Corra believes that when people have opportunities to participate in their community, decision making and wider society; power shifts enabling people and communities to create the change that matters to them. Across the third sector organisations are developing rights-based participative models of service design and delivery to ensure that voice and experiences is at the heart of informing their approaches. Corra Foundation’s 2015 action research project Everyone Has a Story demonstrated the importance of positive relationships and actively listening to the experiences of young people in order to build a better understanding of their support needs. The value of lived experience in decision making is also reflected within Corra’s lived experience panels (that inform the decision making for grants such as #ShiftThePower Comic Relief Scotland, Partnership Drugs Initiative, Scottish Government’s Challenge Fund).
It will be critical that conversations on Scotland’s future involve listening to those typically furthest from power. This challenge was expressed in Corra Chief Executive Fiona Duncan’s recent blog, that calls upon those with a seat around the decision making table to make room for the voices of communities across Scotland. Corra will continue to explore the role of listening, learning and sharing power as part of the recovery from Covid-19, reflections will be shared using the hashtag #SameStormDifferentBoat.
Place based approaches to recovery
- Place based and community wealth building approaches that support local people to shape the decisions in their community was continuing to gather positive momentum prior to the pandemic. For example, in Fernhill (one of the communities Corra works alongside), the Participatory Budgeting process was designed and delivered by the Fernhill Community Kitty group and distributed £10,000 across 10 locally generated projects.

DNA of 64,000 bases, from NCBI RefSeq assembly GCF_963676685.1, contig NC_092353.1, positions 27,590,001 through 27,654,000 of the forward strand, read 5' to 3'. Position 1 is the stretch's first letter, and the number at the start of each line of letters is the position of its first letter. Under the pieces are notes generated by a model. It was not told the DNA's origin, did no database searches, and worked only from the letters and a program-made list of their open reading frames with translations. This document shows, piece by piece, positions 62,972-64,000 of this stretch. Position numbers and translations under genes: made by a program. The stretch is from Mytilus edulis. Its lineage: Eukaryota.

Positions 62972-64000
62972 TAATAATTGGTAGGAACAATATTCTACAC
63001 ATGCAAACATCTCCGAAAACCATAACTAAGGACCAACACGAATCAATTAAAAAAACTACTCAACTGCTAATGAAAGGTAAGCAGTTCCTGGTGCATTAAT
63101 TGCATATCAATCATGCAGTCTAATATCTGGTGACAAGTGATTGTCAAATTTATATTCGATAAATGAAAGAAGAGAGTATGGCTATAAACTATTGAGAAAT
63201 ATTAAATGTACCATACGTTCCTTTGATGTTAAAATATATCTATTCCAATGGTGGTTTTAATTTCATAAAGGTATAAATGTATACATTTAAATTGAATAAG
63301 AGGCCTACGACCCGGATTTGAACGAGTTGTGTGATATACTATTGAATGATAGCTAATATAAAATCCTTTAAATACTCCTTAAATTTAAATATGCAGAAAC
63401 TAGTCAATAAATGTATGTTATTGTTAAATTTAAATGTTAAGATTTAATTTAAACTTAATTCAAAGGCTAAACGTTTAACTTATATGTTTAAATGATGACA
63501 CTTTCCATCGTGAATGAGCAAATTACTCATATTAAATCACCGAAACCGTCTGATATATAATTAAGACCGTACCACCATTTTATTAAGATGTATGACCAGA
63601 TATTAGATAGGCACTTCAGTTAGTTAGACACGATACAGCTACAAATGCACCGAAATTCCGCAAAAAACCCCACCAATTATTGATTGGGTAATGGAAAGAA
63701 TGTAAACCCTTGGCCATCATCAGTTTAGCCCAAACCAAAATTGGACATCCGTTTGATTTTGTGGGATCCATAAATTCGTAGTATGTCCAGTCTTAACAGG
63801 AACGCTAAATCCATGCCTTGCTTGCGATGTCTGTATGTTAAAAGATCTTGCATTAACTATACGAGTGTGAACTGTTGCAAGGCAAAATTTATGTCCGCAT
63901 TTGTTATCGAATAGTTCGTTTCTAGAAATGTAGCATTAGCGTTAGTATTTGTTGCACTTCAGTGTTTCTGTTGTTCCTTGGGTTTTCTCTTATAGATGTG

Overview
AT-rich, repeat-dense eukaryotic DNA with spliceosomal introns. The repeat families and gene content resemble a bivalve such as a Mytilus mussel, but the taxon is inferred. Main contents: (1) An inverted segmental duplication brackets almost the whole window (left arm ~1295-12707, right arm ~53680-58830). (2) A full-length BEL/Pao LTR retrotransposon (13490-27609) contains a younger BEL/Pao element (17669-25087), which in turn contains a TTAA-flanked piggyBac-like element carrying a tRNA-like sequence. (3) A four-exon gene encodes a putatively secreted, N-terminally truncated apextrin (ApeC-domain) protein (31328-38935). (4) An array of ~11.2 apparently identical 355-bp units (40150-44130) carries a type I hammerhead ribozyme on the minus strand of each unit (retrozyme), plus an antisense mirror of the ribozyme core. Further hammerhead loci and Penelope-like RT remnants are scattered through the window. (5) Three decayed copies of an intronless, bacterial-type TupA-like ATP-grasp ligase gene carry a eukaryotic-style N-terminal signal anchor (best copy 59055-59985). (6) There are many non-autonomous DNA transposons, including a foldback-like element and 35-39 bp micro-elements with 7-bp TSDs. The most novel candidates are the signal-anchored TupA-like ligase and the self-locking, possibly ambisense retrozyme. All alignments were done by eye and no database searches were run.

- The opportunity for Participatory Scotland to build on pre-Covid and emergent levels of community participation is currently being explored with a range of partners, including Local and National Government.
- This model of working has also been a key part of Scotland’s immediate response to the Coronavirus pandemic. With the Scottish Government’s Supporting Communities Fund supporting anchor organisations to lead on building community resilience at a local level. Corra welcomes the collaborative effort amongst local partners to accelerate community action and would support further conversations to develop these approaches. Particularly building on the groundwork that has already been set out from the Local Governance Review and Democracy Matters Conversations.
- The Infrastructure Commission for Scotland’s 30-year vision recognises that to achieve an inclusive net zero carbon economy, there is a need to put place at the heart of coherent, infrastructure prioritisation and planning. It is important to consider how communities and organisations have naturally developed local solutions during the crisis, and what opportunities this might open up to achieve this vision.
As part of Corra’s 2019 review of the Henry Duncan Grants, charities highlighted the importance of flexible multi-year funding with light touch reporting procedures to enable them to work towards long term positive change. It will be important to consider similar approaches to funding that offer third sector organisations the trust and time needed to support people and communities through the recovery.